A black and white shot of the front driveway of a large mansion

About the Book

Title: Roses and Rot
Published: 2016
Swoonworthy Scale: 8

Cover Story: Who’s That I See Walking In These Woods?
BFF Charm: Single White Female
Talky Talk: You’re Everything A Big Bad Wolf Could Want
Bonus Factors: Fairy Tales, Dan Scott Award for Awful Parenting
Relationship Status: I Think You Ought To Walk With Me To Be Safe

Cover Story: Who’s That I See Walking In These Woods?

This is a pretty enough cover, but it doesn’t do justice to the story within.  The building is, of course, supposed to be the artists’ colony in the book, although frankly Howard makes it sound much more enchanting and tucked into the forest than this building.

But hey, it’s got a blurb from Neil Gaiman right there on the cover, so that right there is probably all you need to know.

The Deal:

Imogen, a writer, and Marin, her semi-estranged ballerina sister, are two artists nearly at the top of their game—as evidenced by their acceptance to a prestigious artists’ retreat. With this acceptance comes the promise of spending up to a year tending to nothing but their art, mentored by some of the most prominent artists in their fields. People who have attended Melete have gone on to achieve superstardom and legacies that will far exceed their lifespans. It’s a dream come true, especially because their cruel and abusive mother’s talons can’t dig in while they’re tucked away in this nook.

Not all is as it seems, however: after some odd incidents, Imogen starts wondering why the retreat and certain attendees are so successful, and what it means when she and her sister are selected for an elite group of the most promising students. Only one of them can be chosen for Melete’s highest honor, something that will guarantee success beyond their wildest dreams. It comes with a price, though—one that they may not survive.

This is technically an adult book (with crossover appeal to older teens, I imagine—I would have loved this book if it had existed when I was a teen), but the rich atmosphere, complex relationships, and OH YEAH, THE HOT DUDES, make it perfect for adults who devour YA. Not that we know any of those.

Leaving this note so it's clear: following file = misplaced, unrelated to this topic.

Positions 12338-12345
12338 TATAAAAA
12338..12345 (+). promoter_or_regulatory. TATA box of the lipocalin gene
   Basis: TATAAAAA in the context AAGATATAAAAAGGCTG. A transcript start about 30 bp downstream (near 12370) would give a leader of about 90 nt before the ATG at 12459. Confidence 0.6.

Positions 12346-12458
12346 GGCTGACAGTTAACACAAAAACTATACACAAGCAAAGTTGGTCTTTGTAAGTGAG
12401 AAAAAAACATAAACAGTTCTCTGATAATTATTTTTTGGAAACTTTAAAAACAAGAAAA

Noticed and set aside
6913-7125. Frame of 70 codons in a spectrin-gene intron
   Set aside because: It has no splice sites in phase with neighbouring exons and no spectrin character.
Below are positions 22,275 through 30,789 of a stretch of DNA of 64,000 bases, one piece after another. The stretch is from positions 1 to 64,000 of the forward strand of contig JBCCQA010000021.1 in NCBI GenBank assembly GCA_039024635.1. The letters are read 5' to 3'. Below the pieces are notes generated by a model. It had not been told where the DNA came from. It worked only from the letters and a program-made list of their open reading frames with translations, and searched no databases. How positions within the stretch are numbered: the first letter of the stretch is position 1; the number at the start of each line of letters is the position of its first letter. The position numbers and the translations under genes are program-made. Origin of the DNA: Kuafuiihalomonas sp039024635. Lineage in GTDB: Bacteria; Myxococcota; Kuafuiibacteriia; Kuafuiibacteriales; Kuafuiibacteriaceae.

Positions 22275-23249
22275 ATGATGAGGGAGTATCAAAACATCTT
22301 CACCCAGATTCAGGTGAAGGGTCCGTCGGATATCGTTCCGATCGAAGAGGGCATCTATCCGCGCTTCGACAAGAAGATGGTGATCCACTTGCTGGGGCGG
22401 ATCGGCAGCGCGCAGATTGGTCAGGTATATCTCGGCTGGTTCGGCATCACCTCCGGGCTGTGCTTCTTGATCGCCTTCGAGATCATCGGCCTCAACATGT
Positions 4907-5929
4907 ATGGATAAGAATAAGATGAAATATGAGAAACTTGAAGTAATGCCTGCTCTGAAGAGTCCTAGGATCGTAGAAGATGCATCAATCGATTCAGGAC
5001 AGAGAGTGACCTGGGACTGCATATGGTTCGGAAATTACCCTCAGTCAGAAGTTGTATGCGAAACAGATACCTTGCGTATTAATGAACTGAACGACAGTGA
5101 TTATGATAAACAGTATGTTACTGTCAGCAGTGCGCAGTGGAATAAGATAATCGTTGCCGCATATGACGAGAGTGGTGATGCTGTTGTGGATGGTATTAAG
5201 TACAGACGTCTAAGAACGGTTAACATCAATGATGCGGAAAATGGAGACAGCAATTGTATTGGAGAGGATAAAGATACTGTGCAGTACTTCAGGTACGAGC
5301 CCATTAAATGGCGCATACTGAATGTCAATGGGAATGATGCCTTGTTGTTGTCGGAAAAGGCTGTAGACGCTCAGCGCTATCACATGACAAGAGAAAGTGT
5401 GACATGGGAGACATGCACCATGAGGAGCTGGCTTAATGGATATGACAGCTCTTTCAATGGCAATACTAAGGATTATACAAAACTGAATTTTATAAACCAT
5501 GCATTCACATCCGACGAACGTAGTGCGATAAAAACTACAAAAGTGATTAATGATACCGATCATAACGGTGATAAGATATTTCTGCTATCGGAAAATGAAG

BFF Charm: Single White Female

BFF Charm with an image of the main character from the movie Single White Female

I do not just want to be friends with Imogen, I want to be her. Aside from that pesky abusive mother thing, and the turbulent sisterly relationship with Marin, she’s a fairy-tale writer living in a glorious artistic retreat where all she has to do is focus on her art. This is the grownup version of living in a Disney movie where bluebirds do your dishes and make you dresses—just add whiskey and hot, talented guys to hook up with. BRB, cutting and coloring my hair to look exactly like Imogen’s.

Swoonworthy Scale: 8

Certain scenes in this book will melt your drawers right off. Pass the church fan.

Talky Talk: You’re Everything A Big Bad Wolf Could Want

The best word for Kat Howard’s prose is lush: it’s hauntingly atmospheric and creates a world that you will want to live in, at least for a while. Although Imogen is a fairy tale writer, her own story, too, is a fairy tale—particularly the relationship between the two blindingly ambitious sisters and their mother. Howard is an expert at knowing when to heap on the delicious descriptive passages and when to hold back, to better ground her story in a more practical reality. The overall effect is the very definition of magical realism—you almost believe that this all could happen. (If it can, please call me, my body is ready.)

Bonus Factor: Fairy Tales

Artistic drawing of colorful fairy tale characters all piled together

I love fairy tales, especially the dark original ones, where everyone dies and/or ends up unhappy. Seriously: there are fairy tales where a person is sentenced to dance in red-hot iron shoes, one where a family murders their children and one is reincarnated into a bird, singing about its murder, and a unicorn is beheaded.

Imogen’s fairy tales are like this. You know how sometimes a character writes something, and it makes you wince? This is not the case with Imogen’s fairy tales, which are dark and informed by her abusive childhood. They are spare, dark, and lovely (like Kat Howard’s short stories).

Bonus Factor: Dan Scott Award For Awful Parenting

Evil Dan Scott from One Tree Hill

Why am I filing this under a bonus factor instead of an anti-bonus factor, you ask? It’s because Imogen and Marin’s mother is so perfectly written. If you’ve ever read anything about narcissists, Howard absolutely nails the traits of a narcissist: the outward charm, the ability to justify anything as long as it suits their needs, and the casual cruelty. It is the perfect backdrop for the sisters’ tenuous relationship, which is mostly loving, yet fraught with competitiveness.

Relationship Status: I Think You Ought To Walk With Me To Be Safe

Book, I picked you up because I’ve really liked your author’s previous work—but our date far exceeded my expectations. It was dark, sexy, and dangerous, and you took me to places I never quite expected to go. I loved that you explored the ambition of female artists and the dark depths of familial relationships. Ever since it ended, I’ve been thinking about you, and I think we ought to meet in the woods again. I’ll bring the soundtrack.

FTC Full Disclosure: I bought my own copy. I received neither money nor a pet unicorn for writing this review, despite how hard I wished for one. Roses and Rot is available now.